Yolton makes the interesting suggestion that Descartes is not Cartesian in the way we have thought, and that he and other classical representationalists are not to be taken literally when they use representational metaphors to begin to try to talk about the relation of physiology and perception.

"A revision of the standard interpretation is required," he says, although there are "many supporting features for that stereotype in the language about ideas and knowledge found in the writers." he concedes that the terminologies we find fin Descartes, Locke and Hume suggest that "none of these writers fully articulated the perceptual theory required by the revision I am suggesting", and that there is evidence in the texts of a "tension ... between literalness and cognitivity.;'

The literal reading of these writers is Reid's: "they all suppose that we perceive not external objects immediately, and that the immediate objects of perception are only certain shadows of the external objects". A Cartesian reading of Descartes thus brings with it an inner perceiver of a perceptible representational object: the Cartesian homunculus.

Yolton calls his alternative reading a "psychological or cognitive reading", where "cognitive" can be taken as linking the classical representationalists to more sophisticated perceptual theory. His linking device is a version of the notion of code structures which he calls natural signs.

He cites an unusual passage in ?Descartes: "But, if words, which signify nothing except by convention of men, are sufficient to make us conceive of things with which they have no resemblance, why is Nature not able to have also established a certain sign which makes us have the sensation of light; even though this sign has no feature which is similar to that sensation".

the relation between physiological processes and perception is made more explicit in another passage where Descartes note that "by moving the pen in one way, we can trace letters that make us imagine battles and storms; but by moving the pen in other ways, we can cause quite different thoughts".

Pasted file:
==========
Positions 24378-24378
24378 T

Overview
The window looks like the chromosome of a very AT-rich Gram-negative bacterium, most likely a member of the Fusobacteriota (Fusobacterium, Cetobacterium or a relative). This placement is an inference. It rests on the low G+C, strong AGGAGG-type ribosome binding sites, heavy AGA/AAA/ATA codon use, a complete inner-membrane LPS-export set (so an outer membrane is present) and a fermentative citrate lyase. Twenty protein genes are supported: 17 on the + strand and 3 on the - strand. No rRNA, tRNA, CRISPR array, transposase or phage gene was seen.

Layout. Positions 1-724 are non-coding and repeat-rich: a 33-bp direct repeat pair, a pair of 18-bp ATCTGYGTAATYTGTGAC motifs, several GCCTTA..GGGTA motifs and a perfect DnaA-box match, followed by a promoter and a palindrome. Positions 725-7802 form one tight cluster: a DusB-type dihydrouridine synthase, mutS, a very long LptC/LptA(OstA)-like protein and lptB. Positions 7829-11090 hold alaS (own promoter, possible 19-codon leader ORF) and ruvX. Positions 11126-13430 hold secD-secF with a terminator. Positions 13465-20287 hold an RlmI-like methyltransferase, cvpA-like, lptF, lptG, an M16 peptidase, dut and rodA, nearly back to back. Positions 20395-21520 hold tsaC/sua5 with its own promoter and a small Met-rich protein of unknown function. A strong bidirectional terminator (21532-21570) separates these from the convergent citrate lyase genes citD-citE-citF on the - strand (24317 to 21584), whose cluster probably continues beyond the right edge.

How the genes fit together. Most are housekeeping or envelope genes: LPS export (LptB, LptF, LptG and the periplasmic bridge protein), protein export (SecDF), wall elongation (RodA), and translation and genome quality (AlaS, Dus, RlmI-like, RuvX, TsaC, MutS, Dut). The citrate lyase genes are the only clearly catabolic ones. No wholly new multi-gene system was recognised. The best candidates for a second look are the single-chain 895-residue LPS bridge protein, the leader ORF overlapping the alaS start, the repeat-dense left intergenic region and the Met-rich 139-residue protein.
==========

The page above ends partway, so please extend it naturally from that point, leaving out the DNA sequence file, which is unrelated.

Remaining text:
Yolton's suggestion is that we can imagine "motion in the body", i.e. perceptual physiology, as being a kind of geometrical language, a language of motion, the "reading" of which, by "the rational mind", is the perception of "things themselves."

Perceptual reading, in this version, never regards the representational medium and so is not said to be an inner perception of representational objects. We don't read the presence of the outer object off the presence of an inner object which is "our sensation" or "our perception". Instead, physiology, the language of natural signs, gives us the things themselves, made visible by means of our bodies.

The 'look' of the format of the representational medium is thus irrelevant, because "the rational mind" is not looking at it. It need not resemble, just as sentences do not resemble the understanding they evoke.

The perceptual theory inherent in this reading resembles a direct perception theory such as Gibson's insofar as it eliminates the notion of a perceived inner object by a "movement away from the literalness of the language" toward a "firm distinction ... between ideas as objects or entities, and ideas as perceptions, as acts with contents."